Thompson tackling opponents one game at a time

Constant improvement is the sophomore’s main focus with football


LUKE HOLLISTER | The Daily Evergreen

Sophomore safety Jalen Thompson sits in the bleachers of Martin Stadium. He is leading the Cougars in total tackles this year.

JACOB MOORE, Former Evergreen sports editor

He is not the biggest athlete on the football team and he certainly isn’t the tallest, but sophomore safety Jalen Thompson knows how to tackle. In fact, he is on track to record nearly 100 total tackles in 2017 as he currently leads the Cougs with 24 in just three games.

Defensive Coordinator Alex Grinch has played an influential role in bringing out Thompson’s ability, the safety said.

“I don’t know where I’d be without him,” Thompson said. “Coach Grinch has helped me a lot.”

Thompson comes from Downey, California, where he grew up with his older brothers Jamari and Javon. The Downey High School graduate won a California Interscholastic Federation Championship and has a thorough list of individual honors to accompany that feat.

While his brothers remained in-state to play football at Cerritos College, Thompson brought his three-star prospect rating by ESPN to the Palouse. He turned down offers from Navy, Army, New Mexico State and San Diego State in his decision to wear No. 34 for the Cougars.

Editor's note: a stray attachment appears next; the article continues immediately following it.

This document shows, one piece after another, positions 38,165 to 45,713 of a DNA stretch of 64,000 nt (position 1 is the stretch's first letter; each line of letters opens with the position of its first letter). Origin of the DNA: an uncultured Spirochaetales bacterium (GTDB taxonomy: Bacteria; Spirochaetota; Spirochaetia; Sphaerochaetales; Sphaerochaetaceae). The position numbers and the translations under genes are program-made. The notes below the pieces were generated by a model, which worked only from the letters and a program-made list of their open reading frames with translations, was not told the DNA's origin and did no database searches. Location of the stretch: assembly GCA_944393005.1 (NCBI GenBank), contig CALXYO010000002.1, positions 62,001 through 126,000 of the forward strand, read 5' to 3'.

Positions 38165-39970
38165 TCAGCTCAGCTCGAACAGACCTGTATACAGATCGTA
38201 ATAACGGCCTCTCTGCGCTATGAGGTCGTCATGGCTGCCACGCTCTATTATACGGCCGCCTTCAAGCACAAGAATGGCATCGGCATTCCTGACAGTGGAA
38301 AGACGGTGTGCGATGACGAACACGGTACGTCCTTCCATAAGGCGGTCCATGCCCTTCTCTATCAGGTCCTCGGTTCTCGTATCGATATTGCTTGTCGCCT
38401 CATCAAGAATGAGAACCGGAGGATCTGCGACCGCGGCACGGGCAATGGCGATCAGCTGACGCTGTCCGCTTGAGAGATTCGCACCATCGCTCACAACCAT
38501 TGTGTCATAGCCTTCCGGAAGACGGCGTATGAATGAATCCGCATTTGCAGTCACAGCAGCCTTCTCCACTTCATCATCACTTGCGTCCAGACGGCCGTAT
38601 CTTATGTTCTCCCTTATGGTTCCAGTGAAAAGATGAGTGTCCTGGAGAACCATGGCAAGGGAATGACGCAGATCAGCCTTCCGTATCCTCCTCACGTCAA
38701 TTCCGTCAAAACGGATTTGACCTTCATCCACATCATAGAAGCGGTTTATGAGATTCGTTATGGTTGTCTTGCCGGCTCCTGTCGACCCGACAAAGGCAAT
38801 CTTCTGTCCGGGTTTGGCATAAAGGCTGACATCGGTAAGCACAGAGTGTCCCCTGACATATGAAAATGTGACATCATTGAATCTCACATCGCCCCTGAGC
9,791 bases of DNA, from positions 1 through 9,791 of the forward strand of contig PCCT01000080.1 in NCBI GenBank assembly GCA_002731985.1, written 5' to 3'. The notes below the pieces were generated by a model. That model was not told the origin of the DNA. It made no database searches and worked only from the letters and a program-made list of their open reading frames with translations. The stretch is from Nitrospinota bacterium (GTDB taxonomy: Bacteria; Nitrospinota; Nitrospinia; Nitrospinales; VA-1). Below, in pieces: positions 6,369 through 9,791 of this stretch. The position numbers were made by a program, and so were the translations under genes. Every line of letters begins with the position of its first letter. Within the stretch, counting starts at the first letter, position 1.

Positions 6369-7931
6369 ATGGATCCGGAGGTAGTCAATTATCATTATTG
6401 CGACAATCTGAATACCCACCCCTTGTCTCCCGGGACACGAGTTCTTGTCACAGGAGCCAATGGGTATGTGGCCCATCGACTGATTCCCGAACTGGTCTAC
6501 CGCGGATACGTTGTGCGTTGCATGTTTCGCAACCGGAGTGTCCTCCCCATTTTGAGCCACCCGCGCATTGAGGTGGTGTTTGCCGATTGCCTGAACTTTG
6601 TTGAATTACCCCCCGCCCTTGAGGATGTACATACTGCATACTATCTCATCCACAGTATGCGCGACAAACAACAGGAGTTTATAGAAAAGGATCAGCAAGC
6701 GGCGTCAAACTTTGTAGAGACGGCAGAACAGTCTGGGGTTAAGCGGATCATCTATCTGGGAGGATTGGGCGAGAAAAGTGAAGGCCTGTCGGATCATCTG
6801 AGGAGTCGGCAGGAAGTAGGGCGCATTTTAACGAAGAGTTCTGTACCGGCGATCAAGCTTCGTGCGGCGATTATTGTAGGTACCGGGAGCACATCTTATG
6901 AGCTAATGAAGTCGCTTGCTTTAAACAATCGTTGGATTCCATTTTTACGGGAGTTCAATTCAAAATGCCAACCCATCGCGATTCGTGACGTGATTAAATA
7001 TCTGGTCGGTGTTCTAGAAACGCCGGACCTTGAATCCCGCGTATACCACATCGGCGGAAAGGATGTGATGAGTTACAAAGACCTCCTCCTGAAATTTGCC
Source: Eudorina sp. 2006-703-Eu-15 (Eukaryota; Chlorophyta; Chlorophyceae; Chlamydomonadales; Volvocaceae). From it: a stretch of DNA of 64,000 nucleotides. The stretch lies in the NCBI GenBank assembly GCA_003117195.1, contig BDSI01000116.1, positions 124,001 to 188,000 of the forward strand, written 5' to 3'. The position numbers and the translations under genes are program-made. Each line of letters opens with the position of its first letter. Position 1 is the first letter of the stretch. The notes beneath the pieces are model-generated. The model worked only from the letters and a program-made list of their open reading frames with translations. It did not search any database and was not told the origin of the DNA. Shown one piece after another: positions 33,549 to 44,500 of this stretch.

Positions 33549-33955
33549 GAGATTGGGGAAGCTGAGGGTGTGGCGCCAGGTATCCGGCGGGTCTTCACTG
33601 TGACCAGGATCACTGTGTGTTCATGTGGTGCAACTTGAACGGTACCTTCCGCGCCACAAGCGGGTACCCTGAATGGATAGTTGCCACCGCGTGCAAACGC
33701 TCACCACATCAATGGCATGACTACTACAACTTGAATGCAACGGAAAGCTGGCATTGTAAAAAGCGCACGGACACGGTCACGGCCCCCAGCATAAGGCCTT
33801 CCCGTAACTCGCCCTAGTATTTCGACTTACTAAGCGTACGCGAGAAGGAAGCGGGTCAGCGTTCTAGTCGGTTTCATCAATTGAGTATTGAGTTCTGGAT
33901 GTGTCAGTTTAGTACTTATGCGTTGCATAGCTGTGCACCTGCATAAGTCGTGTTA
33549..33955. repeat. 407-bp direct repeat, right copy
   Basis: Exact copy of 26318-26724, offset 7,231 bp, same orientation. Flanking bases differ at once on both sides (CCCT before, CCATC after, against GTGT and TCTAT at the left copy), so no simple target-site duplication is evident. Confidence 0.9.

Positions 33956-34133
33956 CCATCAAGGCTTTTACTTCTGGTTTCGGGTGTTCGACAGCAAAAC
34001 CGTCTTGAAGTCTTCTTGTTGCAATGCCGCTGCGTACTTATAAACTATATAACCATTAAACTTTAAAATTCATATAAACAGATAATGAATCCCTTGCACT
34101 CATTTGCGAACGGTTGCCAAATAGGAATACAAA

Ranked the No. 56 cornerback in the nation coming out of high school, he immediately saw playing time in the defensive backfield.

Almost always smiling, Thompson broke up a team-best seven passes last year and was a vital part of the Cougs’ eight-game winning streak.

Participating in track implies that speed is an obvious asset for the young athlete, but it is Thompson’s constant desire for improvement that separates him from his opponents.

“If you don’t hear [Thompson’s] name as often as you did early in his freshman season, it’s because he did an exemplary job of forgetting that costly error in angle judgement … he’s not making similar mistakes,” according to an article published by the Lewiston Tribune last month.

Instead, he’s taking his failures and transforming them into success.

“I kind of picked up how they were moving in that game, and the next game, I tried to fix it,” Thompson said of his debut errors. “I learned from my mistakes.”

The safety has bolstered up since he committed to WSU, putting on nearly 30 pounds — most of which is muscle. As a result, his statistics have already shot up from where they were one year ago.

As Grinch likes to say and as Thompson likes to repeat, the players ought to take it “one game at a time.”

Thompson led all Cougar defenders with seven tackles in week one. He then finished with eight in week two and added nine more in week three — again, leading the team.

The drive to improve is what keeps the safety motivated, Thompson said. He’s done that from game-to-game as well as season-to-season.

“Last year, I wasn’t as confident as I am this year,” Thompson said in a post-practice interview. “I got the plays down this year. I’m trying to be the fastest player on the field.”